How can a film titled Seven Psychopaths, directed by Martin McDonagh, the man who brought us the tragic hilarity of In Bruges, and stars such pseudo-psychopaths as Colin Farrell, Sam Rockwell, Woody Harrelson, Tom Waits and the king of 'em all, Mr. Christopher Walken, not be downright killer? Well, guess what? It is killer - at least in part. Granted, sometimes this genre-spanking meta-film tends to fall a bit flat with where it is trying to go, but when it hits, it hits with a satiric, impish glee - and at the center of that glee is the wink-winking, nod-nodding, out of left field antics of a film that knows not to take itself too seriously, but also a film that can, on occasion, dig into its own wounds to create a tragic pathos that counteracts the aforementioned wink/nod attitude of the rest of the film. In other words, McDonagh's has its cake, eats its cake and then surprises us with a brand new cake.
Ostensibly, the film is about Marty, a hard-drinking Hollywood screenwriter, played rather ironically by ex-bad boy Farrell, and his oft-thwarted attempt at writing a screenplay, appropriately titled Seven Psychopaths. Coming in to cause problems - sometimes purposefully, sometimes just serendipitously - are Marty's best friend Billy, played with the funnest of aplomb by Rockwell (a guy who incidentally manages to upstage everyone, even Walken), the recently aforementioned Mr. Walken as Hans, Billy's dog-kidnapping partner-in-crime, and Harrelson as the mob boss who has his beloved shih tzu, rather unfortunately kidnapped by our intrepid dog ring. Blending reality with fantasy, we are often questioning what is real or what is something Marty is creating for his script. A few times these two twains actually meet and the story-within-the-story suddenly becomes the reality of the film. Granted, this attempt at meta-fiction never reaches the level of something like Adaptation or Mulholland Dr., but for what it's worth, it keeps the fun going throughout.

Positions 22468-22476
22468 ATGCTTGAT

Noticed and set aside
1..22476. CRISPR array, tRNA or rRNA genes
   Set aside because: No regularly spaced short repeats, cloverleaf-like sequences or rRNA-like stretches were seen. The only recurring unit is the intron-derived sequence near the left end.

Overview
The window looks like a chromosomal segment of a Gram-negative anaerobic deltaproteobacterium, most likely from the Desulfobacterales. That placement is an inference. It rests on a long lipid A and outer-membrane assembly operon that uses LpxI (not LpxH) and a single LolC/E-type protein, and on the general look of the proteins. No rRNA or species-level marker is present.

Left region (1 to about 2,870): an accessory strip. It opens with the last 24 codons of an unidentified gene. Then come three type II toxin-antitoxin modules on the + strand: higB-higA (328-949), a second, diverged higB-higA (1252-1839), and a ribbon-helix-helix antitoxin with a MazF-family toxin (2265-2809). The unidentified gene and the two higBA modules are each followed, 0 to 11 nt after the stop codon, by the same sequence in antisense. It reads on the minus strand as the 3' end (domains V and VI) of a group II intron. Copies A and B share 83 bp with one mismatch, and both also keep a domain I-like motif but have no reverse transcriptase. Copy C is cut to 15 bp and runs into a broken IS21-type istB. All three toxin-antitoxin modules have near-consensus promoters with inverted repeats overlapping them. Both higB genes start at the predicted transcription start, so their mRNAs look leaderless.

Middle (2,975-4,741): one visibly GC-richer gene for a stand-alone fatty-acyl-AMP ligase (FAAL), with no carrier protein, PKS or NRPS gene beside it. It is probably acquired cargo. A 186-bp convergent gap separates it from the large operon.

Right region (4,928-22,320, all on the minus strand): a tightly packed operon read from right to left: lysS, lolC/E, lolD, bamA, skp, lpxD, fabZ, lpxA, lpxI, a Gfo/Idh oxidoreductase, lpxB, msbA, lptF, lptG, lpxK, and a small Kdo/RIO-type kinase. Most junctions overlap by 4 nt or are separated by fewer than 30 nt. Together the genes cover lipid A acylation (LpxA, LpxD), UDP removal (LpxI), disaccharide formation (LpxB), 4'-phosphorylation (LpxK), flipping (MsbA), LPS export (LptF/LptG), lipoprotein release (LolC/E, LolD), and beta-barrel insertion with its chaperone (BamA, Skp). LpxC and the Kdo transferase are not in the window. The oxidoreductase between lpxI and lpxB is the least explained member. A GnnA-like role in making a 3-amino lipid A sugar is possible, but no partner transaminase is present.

And to lay one more criticism on the table, Seven Psychopaths, always at the gentle edge of boiling over, never quite reaches the explosive heights of something from the oeuvres of Tarantino and/or one of his Asian counterparts like Miike and Kitano, and though this may be on purpose considering the rather zen-like outlook McDonagh's onscreen doppelganger Farrell takes toward his escalating situations, I believe the film needs, not more violence mind you, but more threat thereof. Of course these are just minor criticisms, as the film hits a lot more often than it misses - the self-referential plot-twists and self-aware cocksuredness go a long way in making this happen - and when we finally come to the inevitable climactic conclusion (wild-eyed Billy even predicts such a venue earlier on) we should be left, though aching for certain character's fates, with a sense of gleeful satisfaction. At least I know I was. Of course a rabbit snuggling Tom Waits, though his role is small, can never hurt.